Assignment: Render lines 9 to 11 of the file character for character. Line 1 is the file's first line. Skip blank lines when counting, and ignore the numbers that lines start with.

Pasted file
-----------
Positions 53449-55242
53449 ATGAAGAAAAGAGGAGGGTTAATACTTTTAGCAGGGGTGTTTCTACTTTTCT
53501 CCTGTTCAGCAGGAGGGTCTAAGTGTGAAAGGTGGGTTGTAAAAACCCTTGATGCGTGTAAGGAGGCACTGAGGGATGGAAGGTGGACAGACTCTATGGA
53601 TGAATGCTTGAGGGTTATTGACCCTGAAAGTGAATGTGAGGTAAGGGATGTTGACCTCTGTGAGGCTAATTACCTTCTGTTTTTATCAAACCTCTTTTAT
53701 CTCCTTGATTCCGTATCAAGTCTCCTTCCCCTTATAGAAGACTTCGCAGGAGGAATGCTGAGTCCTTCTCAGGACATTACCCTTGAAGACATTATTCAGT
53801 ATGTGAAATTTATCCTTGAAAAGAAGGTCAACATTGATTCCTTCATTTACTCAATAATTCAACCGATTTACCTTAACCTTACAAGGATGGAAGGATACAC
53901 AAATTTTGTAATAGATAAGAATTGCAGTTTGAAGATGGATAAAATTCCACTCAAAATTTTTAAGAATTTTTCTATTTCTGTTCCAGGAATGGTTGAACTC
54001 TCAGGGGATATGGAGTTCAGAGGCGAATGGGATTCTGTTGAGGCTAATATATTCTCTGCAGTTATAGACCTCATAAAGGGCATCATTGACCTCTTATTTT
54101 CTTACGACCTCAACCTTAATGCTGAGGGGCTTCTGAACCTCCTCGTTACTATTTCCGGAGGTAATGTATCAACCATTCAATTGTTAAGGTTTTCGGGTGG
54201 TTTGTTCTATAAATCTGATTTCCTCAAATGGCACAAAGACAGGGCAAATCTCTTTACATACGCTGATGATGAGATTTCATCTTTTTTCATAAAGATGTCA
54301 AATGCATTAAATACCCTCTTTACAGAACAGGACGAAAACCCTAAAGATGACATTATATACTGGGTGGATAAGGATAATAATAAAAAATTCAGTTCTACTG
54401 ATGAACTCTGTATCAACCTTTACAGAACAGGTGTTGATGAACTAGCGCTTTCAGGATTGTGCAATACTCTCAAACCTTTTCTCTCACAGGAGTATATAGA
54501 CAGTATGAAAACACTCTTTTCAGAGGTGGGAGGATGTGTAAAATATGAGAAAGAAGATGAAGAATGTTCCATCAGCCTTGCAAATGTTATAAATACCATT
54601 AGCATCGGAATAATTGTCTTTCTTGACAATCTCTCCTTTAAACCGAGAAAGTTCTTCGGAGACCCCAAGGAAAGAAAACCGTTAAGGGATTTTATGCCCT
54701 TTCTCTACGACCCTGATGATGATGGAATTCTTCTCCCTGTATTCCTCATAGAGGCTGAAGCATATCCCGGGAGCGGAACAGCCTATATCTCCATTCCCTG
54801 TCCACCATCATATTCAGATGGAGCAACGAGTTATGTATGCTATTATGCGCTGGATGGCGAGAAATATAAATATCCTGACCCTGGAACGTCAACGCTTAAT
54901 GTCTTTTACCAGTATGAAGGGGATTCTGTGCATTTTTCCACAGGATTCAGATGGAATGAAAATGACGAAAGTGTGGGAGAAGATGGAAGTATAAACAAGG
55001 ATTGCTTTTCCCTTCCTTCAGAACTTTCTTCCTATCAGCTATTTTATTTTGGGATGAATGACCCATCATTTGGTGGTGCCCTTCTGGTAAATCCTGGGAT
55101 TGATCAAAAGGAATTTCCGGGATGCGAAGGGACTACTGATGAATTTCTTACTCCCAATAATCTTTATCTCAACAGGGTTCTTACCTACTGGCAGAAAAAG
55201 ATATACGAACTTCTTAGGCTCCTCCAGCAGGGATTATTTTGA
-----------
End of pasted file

54101 CTTACGACCTCAACCTTAATGCTGAGGGGCTTCTGAACCTCCTCGTTACTATTTCCGGAGGTAATGTATCAACCATTCAATTGTTAAGGTTTTCGGGTGG
54201 TTTGTTCTATAAATCTGATTTCCTCAAATGGCACAAAGACAGGGCAAATCTCTTTACATACGCTGATGATGAGATTTCATCTTTTTTCATAAAGATGTCA
54301 AATGCATTAAATACCCTCTTTACAGAACAGGACGAAAACCCTAAAGATGACATTATATACTGGGTGGATAAGGATAATAATAAAAAATTCAGTTCTACTG